For Christians the importance of truth cannot be overstated. It is the very basis of our Christian faith and without it we have no real gospel, no real Jesus, and no real faith. Indeed, over 150 times the New Testament uses the term, and its relationship to God, the gospel, and the Christian life is quite clear.
Consider just a few of these many passages:
John 1:14 The Word became flesh and made his dwelling among us. We have seen his glory, the glory of the One and Only, who came from the Father, full of grace and truth.
John 3:21 But whoever lives by the truth comes into the light, so that it may be seen plainly that what he has done has been done through God.”
John 15:26 When the Counselor comes, whom I will send to you from the Father, the Spirit of truth who goes out from the Father, he will testify about me.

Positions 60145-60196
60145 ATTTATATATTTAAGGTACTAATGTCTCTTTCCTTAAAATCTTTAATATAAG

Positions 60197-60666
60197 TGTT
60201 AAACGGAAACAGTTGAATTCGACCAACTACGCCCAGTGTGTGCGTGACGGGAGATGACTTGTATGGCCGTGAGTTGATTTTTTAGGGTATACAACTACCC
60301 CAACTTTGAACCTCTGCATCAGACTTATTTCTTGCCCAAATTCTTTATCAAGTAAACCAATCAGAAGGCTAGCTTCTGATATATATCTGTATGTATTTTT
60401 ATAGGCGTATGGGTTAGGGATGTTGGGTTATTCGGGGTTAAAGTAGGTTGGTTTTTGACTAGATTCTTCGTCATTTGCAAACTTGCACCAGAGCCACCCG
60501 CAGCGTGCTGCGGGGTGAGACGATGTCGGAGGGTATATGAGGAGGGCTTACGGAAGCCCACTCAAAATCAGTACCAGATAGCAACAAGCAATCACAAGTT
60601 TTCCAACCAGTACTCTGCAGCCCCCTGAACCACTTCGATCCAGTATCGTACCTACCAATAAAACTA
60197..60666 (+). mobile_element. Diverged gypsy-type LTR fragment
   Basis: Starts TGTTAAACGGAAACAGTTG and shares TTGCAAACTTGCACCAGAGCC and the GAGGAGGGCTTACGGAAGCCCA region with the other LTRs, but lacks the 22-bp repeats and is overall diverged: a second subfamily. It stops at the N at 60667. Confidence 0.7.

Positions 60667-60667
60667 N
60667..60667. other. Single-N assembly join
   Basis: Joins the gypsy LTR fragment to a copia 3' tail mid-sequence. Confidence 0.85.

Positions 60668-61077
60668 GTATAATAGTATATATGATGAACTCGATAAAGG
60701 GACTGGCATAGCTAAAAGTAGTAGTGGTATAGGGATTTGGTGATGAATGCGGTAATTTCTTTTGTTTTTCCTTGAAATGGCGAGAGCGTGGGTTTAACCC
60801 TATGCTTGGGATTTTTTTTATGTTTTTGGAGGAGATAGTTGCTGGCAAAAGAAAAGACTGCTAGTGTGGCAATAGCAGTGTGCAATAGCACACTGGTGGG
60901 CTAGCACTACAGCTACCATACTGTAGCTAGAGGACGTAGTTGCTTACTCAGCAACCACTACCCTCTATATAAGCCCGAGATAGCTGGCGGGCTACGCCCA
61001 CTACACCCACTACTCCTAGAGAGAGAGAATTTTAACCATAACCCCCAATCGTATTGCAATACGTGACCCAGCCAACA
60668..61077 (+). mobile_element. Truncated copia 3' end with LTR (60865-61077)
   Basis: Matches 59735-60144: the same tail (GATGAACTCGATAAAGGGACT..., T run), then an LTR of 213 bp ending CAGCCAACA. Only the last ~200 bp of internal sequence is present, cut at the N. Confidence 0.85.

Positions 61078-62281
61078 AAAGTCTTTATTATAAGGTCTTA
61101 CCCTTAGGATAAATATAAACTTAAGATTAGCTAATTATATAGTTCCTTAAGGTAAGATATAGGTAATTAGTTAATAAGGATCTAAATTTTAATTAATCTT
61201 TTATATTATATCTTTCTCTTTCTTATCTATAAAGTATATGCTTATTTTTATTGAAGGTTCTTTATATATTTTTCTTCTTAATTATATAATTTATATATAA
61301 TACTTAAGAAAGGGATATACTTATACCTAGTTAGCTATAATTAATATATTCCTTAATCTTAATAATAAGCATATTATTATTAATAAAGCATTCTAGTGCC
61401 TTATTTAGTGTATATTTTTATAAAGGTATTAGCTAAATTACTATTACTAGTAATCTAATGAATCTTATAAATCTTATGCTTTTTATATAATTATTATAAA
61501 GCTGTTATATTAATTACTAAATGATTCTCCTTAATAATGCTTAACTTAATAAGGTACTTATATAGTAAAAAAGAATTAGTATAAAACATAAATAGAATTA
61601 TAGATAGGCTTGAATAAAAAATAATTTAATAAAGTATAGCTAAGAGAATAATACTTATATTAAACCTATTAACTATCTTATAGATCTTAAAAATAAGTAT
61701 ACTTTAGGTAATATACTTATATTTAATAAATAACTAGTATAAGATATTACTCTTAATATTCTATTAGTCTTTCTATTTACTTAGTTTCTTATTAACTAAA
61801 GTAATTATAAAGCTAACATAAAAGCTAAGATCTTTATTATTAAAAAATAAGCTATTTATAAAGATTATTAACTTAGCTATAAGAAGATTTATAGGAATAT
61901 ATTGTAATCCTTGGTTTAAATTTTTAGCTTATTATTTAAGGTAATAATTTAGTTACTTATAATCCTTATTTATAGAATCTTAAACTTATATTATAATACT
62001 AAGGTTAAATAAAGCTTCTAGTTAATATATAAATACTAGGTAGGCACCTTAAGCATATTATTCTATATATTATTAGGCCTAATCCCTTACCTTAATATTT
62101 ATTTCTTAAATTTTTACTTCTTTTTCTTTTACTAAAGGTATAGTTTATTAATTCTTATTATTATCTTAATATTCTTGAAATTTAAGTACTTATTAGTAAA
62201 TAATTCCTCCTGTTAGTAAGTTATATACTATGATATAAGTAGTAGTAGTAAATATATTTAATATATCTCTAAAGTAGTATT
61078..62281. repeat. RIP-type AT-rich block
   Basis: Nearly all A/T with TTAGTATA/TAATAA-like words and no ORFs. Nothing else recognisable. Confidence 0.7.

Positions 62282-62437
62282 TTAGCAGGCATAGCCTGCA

John 17:17 Sanctify them by the truth; your word is truth.
John 18:37 For this reason I was born, and for this I came into the world, to testify to the truth. Everyone on the side of truth listens to me.
2 Tim 3:6-7 They are the kind who worm their way into homes and gain control over weak-willed women, who are loaded down with sins and are swayed by all kinds of evil desires, always learning but never able to acknowledge the truth.
2 Tim 4:3-4 For the time will come when men will not put up with sound doctrine. Instead, to suit their own desires, they will gather around them a great number of teachers to say what their itching ears want to hear. They will turn their ears away from the truth and turn aside to myths.
2 John 1:3 Grace, mercy and peace from God the Father and from Jesus Christ, the Father’s Son, will be with us in truth and love.
3 John 1:3-4 It gave me great joy to have some brothers come and tell about your faithfulness to the truth and how you continue to walk in the truth. I have no greater joy than to hear that my children are walking in the truth.